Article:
European Union governments will implement all EU sanctions relief for Iran covered by a landmark nuclear deal on Jan. 20, the day the agreement takes effect – including lifting a ban on insuring its oil, officials said on Monday.
Under the Nov. 24 accord, the EU will suspend for six months a ban on insuring and transporting Iranian oil, as well as a trade ban affecting the country’s petrochemicals, gold and other precious metals.
The accord will go into effect next Monday provided the International Atomic Energy Agency (IAEA) confirms Iran is carrying out its part of the deal, meaning curbing its nuclear work.
“Everything the EU does goes into effect on Jan. 20,” one EU official said.
Oil markets are watching the insurance provisions closely because Europe’s Protection and Indemnity (P&I) clubs provide cover for most of the global oil tanker market.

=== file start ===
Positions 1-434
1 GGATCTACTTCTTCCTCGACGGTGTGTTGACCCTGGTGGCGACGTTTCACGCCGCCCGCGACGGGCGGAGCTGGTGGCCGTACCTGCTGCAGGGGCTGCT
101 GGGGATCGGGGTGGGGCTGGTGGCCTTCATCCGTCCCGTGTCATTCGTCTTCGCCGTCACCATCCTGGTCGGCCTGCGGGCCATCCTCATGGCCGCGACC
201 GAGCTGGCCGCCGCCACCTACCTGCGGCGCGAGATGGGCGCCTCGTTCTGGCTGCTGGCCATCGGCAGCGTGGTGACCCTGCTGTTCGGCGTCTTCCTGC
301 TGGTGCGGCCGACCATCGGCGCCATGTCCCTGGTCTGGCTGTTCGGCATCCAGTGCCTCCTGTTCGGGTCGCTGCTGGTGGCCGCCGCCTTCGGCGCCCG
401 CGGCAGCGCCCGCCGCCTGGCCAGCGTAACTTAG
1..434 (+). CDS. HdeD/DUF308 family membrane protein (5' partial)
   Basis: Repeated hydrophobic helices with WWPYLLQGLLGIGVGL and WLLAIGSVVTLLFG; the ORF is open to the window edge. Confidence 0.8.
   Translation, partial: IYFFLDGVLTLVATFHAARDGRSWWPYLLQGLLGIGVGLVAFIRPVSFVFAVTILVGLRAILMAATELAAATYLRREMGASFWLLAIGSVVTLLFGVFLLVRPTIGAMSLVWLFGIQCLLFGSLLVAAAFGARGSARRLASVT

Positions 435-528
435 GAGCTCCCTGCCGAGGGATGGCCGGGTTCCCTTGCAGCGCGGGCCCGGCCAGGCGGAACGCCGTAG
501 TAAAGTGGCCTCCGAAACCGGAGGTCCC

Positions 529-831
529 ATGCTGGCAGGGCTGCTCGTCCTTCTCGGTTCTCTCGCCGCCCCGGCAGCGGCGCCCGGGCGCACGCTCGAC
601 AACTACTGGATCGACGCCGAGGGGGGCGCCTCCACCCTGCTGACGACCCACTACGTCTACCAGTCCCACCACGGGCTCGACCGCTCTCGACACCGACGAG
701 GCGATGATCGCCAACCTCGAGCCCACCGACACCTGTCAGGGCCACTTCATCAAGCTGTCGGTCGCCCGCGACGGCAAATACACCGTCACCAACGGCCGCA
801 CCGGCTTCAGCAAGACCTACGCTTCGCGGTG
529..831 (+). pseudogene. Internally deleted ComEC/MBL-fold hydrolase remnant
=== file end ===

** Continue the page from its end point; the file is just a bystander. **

The body whose members provide liability cover to 95 percent of the world’s tanker fleet said it welcomed the move to insure Iranian energy cargoes again.
The deal also allows third-country purchases of Iranian oil to remain at current levels.
“We would welcome the relaxation,” said Andrew Bardot, executive officer of the International Group of P&I clubs.
“We see it as a move in the right direction towards ensuring that ship owners that are carrying these oil cargoes can have access to proper insurance and liability insurance cover.”
The United States, which is a party to the accord alongside China, Russia, Britain, France and Germany, estimates that sanctions relief provided to Iran under the agreement should be worth around $7 billion.
Washington will lift some U.S. sanctions on the first day of the six-month agreement’s implementation and some will be withheld until its final day. It has agreed to unblock Iranian access to $4.2 billion in oil revenues held abroad.